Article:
Around the time we were finishing that campaign, D&D 4e came out and we switched over to that system. I won’t go into my opinion of 4th edition here other than to say I think it is a fine game system, just not D&D. The new daily, encounter and at-will power system precluded spell or power points and I gradually returned to my dim view of psionics. I’m of the general opinion that there is no need for competing power systems in the same game, such as spell points as opposed to spell slots, or psionics to magic. It is difficult if not impossible to balance to power systems across 20 plus character levels. Melee combat and magic systems are difficult enough, but adding another system will only make it even more difficult.
The Vancian spell system has serious flaws, but its history and well established structure provides built in limitations and guidelines on creating new spells. That same structure is not unjustifiably viewed as restrictive by some, but inserting another, subjectively “better” system will imbalance the overall game even more. If and when psionics are added to 5e, I hope they reconsider power points and stick with a Vancian system. Or rewrite magic with spell points. Keep the peanut butter and chocolate separate. Sorry fans of Reeeses Peanut Butter Cups.
By Chris Palmer
Even though I got these during last year's 12 Days of Reaper, I only just got around to painting them!
I tried an experiment with these; painting them first with special Chrome spray paint, and then using Citadel gemstone transparent paints on them: Spiritstone Red, Soulstone Blue, and Waystone Green, in an attempt to given them that lacquered mirror look that real ornaments have. I'm pretty happy with how they turned out.
In the second photo, they are shown with Copplestone's "Lovely Assistant" to give a sense of scale with a normal sized human figure.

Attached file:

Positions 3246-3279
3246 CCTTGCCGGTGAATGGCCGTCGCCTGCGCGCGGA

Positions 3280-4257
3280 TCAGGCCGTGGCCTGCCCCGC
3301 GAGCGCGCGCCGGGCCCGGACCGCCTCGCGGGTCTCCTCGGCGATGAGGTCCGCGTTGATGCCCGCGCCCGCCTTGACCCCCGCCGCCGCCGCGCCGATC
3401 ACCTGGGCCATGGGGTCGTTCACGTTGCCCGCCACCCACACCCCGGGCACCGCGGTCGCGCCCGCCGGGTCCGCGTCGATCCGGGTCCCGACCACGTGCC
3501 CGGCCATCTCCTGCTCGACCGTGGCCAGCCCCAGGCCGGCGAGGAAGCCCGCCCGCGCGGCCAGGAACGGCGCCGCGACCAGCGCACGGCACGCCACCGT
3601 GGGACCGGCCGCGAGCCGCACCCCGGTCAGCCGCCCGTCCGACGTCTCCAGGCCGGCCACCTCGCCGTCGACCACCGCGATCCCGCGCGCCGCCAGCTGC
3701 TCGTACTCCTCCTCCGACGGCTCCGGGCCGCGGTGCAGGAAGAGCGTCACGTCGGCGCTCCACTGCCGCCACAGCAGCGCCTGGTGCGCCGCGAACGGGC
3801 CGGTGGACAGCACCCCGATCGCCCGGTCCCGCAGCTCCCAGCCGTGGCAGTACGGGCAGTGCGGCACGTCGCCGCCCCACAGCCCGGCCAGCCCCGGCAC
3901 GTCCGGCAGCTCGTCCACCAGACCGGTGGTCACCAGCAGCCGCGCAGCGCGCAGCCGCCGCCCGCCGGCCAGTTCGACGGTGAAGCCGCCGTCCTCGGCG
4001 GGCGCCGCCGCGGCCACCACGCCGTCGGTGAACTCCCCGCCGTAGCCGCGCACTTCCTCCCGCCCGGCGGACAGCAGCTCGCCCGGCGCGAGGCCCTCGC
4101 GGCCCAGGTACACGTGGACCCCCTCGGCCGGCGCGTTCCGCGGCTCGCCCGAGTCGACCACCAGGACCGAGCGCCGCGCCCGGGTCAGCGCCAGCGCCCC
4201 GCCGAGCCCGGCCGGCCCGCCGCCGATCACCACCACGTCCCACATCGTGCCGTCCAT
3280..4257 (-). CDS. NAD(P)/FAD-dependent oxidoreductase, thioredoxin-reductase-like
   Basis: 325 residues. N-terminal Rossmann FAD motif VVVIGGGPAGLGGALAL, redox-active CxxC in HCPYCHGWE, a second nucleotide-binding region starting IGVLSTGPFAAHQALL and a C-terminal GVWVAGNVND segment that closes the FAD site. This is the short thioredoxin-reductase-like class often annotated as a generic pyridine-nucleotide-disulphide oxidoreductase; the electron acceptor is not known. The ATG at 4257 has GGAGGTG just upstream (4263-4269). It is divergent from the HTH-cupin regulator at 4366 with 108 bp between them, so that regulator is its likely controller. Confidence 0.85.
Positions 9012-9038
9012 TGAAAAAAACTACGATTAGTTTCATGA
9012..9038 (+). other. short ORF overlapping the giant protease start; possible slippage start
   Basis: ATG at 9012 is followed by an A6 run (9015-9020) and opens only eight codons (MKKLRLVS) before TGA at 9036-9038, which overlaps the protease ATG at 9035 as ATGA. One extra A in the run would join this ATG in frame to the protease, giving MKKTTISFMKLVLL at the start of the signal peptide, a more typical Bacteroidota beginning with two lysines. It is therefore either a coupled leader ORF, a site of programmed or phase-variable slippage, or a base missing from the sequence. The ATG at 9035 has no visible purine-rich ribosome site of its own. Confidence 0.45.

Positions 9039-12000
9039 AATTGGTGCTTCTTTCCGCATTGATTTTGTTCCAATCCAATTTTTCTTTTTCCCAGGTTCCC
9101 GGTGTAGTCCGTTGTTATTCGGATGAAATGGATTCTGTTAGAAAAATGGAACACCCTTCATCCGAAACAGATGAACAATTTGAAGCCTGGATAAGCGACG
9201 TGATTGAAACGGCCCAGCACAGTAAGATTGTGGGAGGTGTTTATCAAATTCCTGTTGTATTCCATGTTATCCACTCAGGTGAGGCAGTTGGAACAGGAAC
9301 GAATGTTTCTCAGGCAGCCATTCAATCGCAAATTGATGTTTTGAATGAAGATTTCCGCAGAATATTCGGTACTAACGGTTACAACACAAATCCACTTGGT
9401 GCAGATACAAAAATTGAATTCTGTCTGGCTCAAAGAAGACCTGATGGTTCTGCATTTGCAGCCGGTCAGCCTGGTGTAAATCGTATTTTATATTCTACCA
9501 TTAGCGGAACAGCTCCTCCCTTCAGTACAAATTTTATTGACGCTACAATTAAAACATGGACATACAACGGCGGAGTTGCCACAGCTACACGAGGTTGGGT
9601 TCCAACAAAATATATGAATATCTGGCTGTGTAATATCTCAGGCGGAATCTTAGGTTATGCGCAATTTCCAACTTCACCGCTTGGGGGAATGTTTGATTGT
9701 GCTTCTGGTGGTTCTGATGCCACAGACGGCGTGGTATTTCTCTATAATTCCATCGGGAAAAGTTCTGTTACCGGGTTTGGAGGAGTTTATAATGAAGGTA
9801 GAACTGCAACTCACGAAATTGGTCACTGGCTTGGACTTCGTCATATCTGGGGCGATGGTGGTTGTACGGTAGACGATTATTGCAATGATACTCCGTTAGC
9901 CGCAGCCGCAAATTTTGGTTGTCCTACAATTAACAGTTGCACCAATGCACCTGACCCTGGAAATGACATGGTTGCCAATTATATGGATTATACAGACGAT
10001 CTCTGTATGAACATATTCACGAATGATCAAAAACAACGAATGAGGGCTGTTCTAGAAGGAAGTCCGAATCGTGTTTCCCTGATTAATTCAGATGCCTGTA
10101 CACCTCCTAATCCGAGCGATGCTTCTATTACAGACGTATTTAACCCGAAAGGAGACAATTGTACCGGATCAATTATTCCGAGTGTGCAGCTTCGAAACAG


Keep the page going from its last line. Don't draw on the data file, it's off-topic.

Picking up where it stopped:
By Ash Adler
After almost a month of working on it, I finally managed to finish this one. Whew! It was fun to try to push myself further with blending colors using glazing (and the sheer cloth look turned out decent, too), but I really underestimated how much trouble it'd be when I started on it.
As usual, more pictures and my thought process are on my blog: link
I could've done with a bit more red glazing on the front of the skirt, but otherwise, I'm rather pleased with the results that I got from the parts that I really put effort into (I took the lazy way out on some parts towards the end because I was ready to just be done with it so that I could move on to something new ). The jump in the color on the hair where I did a second ink wash with purple is very stark in the photo, but I think that it's one of those things that doesn't look nearly as bad in reality.
I'm also pleased that I figured out a better way of lighting my photos, even if it helps show off my mistakes more clearly
I've only been at this a little over a month and am totally addicted! Went for the glowing eyes here and botched it -- Don't know how you expert painters paint son damn small!
Terezinzya stared with disdain at the end of her sleeve, now wet and slimy after being dragged through the flooded passage, it was bad enough when Goblins stole the other sleeve, but now her costume was ruined.
She looked over at her companions, dressed in their sensible but drab outfits, maybe they had the right idea all along?
No, just because she had dropped out of fashion school to go adventuring didn't mean she had to give up being stylish. Next time they set up camp she'd sketch some new ideas, but perhaps with less long flowing parts...
It's been far too long since I've painted a Reaper mini, and I'd forgotten how much fun they were to paint!
Sadly, my poor photography skills make it hard to see all her little details, but there's more shots of her in my WIP thread here.
As always, any comments or criticisms are warmly received.